India's new government must wrestle with weak output, inflation
By Rajesh Kumar Singh
NEW DELHI (Reuters) - India's ailing economy showed little sign of improvement on Monday, trapped in a spell of weak growth and high inflation when the country is on the cusp of political change that is widely expected to script an economic revival.
Output from mines, utilities and factories fell for a second straight month in March, shrinking 0.5 percent from a year earlier compared with analysts' median forecast of an annual contraction of 1.5 percent, government data showed on Monday. Output had fallen a revised 1.8 percent in February.
In other data, consumer inflation accelerated to a three-month high of 8.59 percent in April from 8.31 percent in March.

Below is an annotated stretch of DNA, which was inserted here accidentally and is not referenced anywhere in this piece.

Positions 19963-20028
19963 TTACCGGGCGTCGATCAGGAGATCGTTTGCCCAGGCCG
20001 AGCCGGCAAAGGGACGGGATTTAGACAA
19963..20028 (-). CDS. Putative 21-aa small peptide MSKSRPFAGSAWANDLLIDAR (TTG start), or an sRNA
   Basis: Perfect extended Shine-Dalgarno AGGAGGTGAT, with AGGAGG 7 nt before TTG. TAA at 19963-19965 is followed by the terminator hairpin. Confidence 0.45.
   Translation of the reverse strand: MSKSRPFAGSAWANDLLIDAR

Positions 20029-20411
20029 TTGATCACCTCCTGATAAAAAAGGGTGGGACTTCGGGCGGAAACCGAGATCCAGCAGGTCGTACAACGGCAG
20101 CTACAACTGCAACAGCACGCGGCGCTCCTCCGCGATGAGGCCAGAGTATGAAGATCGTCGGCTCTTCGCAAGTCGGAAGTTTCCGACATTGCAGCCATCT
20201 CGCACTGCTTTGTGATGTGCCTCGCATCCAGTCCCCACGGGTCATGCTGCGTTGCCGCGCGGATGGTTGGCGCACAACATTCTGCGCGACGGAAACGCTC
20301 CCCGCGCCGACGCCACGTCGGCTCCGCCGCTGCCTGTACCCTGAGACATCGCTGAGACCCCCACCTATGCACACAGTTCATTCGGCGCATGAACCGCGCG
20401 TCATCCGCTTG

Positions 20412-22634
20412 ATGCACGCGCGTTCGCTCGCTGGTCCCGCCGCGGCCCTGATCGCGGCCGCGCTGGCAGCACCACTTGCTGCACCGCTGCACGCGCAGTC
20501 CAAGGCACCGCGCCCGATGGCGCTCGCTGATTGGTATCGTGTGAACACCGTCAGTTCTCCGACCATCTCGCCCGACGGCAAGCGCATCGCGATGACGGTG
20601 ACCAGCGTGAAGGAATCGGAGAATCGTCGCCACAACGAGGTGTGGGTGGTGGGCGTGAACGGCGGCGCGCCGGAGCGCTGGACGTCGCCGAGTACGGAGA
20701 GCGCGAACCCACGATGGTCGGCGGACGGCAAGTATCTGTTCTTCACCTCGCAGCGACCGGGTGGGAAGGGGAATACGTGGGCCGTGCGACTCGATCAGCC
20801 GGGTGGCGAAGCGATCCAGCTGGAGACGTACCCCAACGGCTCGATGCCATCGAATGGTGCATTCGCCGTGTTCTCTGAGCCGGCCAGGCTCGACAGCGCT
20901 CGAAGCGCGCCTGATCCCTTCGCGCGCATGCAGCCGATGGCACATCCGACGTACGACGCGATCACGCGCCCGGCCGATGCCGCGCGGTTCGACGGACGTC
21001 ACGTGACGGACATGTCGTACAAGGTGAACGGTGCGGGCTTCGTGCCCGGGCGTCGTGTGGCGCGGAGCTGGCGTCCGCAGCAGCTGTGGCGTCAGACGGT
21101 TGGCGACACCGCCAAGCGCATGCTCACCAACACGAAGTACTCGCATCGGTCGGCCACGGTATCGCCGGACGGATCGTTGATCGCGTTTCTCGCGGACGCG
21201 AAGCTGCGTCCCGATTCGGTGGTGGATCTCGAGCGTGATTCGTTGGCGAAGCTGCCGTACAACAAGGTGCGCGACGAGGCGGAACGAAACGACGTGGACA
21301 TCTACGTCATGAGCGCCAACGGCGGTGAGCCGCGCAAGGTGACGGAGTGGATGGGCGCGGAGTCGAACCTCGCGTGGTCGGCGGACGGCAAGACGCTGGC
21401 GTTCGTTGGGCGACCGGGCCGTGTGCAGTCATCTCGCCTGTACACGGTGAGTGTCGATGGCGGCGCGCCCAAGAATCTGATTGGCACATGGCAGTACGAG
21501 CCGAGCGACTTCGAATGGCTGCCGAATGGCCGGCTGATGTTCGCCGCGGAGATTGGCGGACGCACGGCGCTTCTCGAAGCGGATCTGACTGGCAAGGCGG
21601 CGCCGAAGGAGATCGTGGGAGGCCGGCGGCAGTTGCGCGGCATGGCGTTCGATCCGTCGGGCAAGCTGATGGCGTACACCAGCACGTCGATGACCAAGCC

Asia's third-largest economy is battling the worst slowdown since the 1980s as GDP growth has almost halved to under 5 percent in the past two years. The slowdown, however, has not cooled inflation that has been averaging nearly 10 percent for the past two years, way above the central bank's comfort zone.
Monday's data will likely put Reserve Bank of India (RBI) chief Raghuram Rajan into a quandary ahead of a policy meeting on June 3. Higher inflation readings make it tougher for him to support a flagging economy.
"There is no scope for the RBI to reduce interest rates given the sustained increase in consumer price inflation despite a favorable statistical base," said Rupa Rege Nitsure, chief economist at Bank of Baroda.
"We are looking at an extended pause in interest rates."
Coinciding with the final day of India's five-week national election, the data underscored the enormity of challenges awaiting a new government that takes over after the counting of votes on May 16. Continued...